What sample data is available to use with Power BI?

Say you're new to Power BI and want to try it out but don't have any data. Or maybe you have a dataset. Because you don't understand (yet) how Power BI works, you worry that you might somehow damage your dataset?

No need to stress out! obviEnce (www.obvience.com) and Microsoft have created samples for you to use until you feel more comfortable with Power BI. The data is anonymized and represents different industries: finance, HR, sales, and more. Also, our online documentation uses these same samples in tutorials and examples, so you'll be able to follow along.

Available samples

Each of these samples is available in several formats: as a content pack, as an individual Excel workbook, and as a .pbix file. If you don't know what these things are, or how to get your hands on them -- don't worry. We'll explain it all later in this article. And for each sample we've created a tour. Tours are articles that tells the story behind the sample and walks you through different scenarios. One scenario might be answering questions for your manager, another might be looking for competitive insights, or creating reports and dashboards to share, or explaining a business shift.

Before we get started, here are the legal guidelines for using the samples. After that, we introduce the samples and show how to use them.

Usage guidelines for the Power BI sample Excel workbooks

©2015 Microsoft Corporation. All rights reserved. The documents and workbooks are provided "as-is." Information and views expressed in the workbooks, including URL and other Internet Web site references, may change without notice. You bear the risk of using it. Some examples are for illustration only and are fictitious. No real association is intended or inferred. Microsoft makes no warranties, express or implied, with respect to the information provided here.

The workbooks do not provide you with any legal rights to any intellectual property in any Microsoft product. You may copy and use this workbook for your internal, reference purposes.

The workbooks and related data are provided by obviEnce. www.obvience.com

ObviEnce is an ISV and an Intellectual Property (IP) Incubator focused on Microsoft Business Intelligence. ObviEnce works closely with Microsoft to develop best practices and thought leadership for jump-starting and deploying Microsoft Business Intelligence solutions.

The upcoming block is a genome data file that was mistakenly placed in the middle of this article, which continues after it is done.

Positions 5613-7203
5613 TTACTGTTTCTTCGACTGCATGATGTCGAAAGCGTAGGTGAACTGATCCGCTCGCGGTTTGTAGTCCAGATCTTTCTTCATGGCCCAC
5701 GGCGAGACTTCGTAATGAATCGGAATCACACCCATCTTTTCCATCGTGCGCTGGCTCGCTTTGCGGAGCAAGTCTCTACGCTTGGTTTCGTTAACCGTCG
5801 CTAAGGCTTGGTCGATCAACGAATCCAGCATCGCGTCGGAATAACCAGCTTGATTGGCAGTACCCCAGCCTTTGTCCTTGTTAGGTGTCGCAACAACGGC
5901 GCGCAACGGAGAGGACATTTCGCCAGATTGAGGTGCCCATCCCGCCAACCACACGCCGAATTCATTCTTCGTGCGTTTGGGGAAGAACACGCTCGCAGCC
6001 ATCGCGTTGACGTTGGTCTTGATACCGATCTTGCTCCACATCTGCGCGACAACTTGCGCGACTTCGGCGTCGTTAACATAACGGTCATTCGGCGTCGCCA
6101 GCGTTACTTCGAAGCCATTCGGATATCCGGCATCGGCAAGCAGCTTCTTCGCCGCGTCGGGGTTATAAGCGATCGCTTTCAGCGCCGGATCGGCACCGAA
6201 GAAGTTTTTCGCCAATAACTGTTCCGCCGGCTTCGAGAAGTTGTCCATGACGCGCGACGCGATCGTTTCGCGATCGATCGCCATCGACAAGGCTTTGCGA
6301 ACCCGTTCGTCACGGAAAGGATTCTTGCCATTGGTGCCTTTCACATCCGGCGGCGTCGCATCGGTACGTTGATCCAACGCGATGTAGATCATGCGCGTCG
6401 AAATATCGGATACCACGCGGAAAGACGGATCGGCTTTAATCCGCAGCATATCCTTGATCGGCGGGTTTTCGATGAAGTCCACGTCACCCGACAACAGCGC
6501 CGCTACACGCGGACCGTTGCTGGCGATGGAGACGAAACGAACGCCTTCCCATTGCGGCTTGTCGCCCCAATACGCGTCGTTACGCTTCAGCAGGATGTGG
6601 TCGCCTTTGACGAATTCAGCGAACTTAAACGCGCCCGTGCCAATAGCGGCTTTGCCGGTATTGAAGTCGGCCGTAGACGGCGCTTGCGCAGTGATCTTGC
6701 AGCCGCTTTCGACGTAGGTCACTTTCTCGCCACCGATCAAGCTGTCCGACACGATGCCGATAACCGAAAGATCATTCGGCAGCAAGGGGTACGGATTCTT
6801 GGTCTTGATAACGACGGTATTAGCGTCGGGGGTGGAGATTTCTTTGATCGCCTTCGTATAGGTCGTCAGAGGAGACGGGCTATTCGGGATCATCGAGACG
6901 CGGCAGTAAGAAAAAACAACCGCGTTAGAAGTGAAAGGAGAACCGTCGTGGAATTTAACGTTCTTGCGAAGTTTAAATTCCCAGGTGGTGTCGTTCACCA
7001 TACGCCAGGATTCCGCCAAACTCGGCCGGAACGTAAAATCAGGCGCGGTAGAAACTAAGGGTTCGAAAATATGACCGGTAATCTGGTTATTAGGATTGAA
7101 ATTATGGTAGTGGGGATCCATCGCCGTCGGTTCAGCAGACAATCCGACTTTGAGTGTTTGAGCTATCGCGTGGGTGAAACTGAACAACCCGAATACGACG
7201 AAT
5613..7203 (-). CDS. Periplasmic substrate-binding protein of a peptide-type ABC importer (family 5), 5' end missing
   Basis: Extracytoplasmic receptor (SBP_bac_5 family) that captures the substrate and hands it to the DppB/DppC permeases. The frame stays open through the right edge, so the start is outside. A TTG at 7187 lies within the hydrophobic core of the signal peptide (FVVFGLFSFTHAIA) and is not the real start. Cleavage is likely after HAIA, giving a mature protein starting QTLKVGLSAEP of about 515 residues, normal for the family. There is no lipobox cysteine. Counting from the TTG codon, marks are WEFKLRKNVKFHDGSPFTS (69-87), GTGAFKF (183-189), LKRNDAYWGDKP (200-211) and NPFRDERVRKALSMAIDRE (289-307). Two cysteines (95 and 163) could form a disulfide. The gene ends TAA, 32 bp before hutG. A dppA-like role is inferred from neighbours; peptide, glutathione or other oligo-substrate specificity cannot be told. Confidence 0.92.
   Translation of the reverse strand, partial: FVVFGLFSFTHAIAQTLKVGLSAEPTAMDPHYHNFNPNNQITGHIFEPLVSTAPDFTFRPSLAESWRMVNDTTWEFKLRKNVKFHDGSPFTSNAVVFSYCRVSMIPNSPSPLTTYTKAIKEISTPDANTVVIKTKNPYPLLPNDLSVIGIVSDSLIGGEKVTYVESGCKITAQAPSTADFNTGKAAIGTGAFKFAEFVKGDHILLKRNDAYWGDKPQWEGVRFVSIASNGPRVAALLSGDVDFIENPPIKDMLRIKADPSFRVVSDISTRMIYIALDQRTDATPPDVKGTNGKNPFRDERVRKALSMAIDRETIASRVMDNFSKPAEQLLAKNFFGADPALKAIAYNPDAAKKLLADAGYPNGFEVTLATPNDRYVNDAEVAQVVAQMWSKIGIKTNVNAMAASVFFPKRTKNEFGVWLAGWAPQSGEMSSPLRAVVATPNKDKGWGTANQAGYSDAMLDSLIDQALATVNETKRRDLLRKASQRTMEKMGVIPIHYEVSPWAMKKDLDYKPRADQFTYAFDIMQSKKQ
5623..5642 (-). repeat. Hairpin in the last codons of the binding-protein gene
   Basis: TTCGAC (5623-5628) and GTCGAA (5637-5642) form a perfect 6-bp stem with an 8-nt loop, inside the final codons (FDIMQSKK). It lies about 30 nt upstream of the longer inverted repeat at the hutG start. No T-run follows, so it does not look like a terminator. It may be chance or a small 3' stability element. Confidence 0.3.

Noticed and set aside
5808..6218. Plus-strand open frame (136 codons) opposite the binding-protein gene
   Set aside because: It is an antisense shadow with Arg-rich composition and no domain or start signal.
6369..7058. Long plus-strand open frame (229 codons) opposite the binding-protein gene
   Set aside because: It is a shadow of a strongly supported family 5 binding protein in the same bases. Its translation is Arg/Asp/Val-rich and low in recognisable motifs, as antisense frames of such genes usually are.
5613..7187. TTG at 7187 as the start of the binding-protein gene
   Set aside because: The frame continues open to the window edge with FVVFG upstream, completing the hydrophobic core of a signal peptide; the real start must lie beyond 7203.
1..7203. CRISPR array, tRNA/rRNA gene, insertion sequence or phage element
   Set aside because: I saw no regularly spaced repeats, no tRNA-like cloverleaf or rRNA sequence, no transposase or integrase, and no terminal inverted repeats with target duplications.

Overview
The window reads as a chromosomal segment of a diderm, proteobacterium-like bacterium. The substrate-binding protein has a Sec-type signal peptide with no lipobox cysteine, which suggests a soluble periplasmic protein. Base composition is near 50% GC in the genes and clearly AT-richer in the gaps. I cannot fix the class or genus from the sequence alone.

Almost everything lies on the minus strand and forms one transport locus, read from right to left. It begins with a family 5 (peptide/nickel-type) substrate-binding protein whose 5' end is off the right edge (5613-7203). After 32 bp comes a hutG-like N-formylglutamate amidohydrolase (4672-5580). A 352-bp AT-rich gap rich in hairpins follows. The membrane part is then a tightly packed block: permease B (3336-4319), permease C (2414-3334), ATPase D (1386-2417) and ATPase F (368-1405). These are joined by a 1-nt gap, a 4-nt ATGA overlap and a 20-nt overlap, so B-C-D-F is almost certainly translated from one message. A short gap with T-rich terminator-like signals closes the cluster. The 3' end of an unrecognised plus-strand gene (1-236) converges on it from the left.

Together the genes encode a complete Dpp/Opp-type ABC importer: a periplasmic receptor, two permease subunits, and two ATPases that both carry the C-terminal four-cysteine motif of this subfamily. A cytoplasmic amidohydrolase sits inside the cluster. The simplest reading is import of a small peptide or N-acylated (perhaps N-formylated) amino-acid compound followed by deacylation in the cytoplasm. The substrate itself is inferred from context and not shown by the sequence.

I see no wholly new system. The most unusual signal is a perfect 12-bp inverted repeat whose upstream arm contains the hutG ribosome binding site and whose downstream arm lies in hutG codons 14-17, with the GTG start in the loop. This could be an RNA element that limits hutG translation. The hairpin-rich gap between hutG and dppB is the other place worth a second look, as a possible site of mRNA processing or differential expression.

The workbooks and data are property of obviEnce, LLC, and have been shared solely for the purpose of demonstrating Power BI functionality with industry sample data.

Any uses of the workbooks and/or data must include the above attribution (that is also on the Info worksheet included with each workbook). The workbook and any visualizations must be accompanied by the following copyright notice: obviEnce ©.

By clicking any of the links below to download the Excel workbook files or .pbix files, you are agreeing to the terms above.

Available samples

Eight samples are available for you to use. Each one represents a different industry.

Customer Profitability sample Customer Profitability sample

Take a tour of the Customer Profitability sample

This industry sample analyzes a CFO's key metrics for the company's executives, products, and customers. You can investigate what factors impact the company's profitability.

Human Resources sample Human Resources sample

Take a tour of the HR sample

This industry sample focuses on the hiring strategy for a company by analyzing new hires, active employees, and employees who have left. By exploring the data, you can find trends in voluntary separations and biases in the hiring strategy.

IT Spend Analysis sample IT Spend Analysis sample

Take a tour of the IT Spend Analysis sample

In this industry sample, we analyze the planned vs. actual costs of the IT department of a company. This comparison helps us understand how well the company planned for the year and investigate areas with huge deviations from the plan. The company in this example goes through a yearly planning cycle, and then quarterly it produces a new Latest Estimate (LE) to help analyze changes in IT spend over the fiscal year.

Opportunity Analysis sample Opportunity Analysis sample

Take a tour of the Opportunity Analysis sample

This industry sample explores a software company's sales channel. Sales managers monitor their direct and partner sales channels by tracking opportunities and revenue by region, deal size, and channel.

Procurement Analysis sample Procurement Analysis sample

Take a tour of the Procurement Analysis sample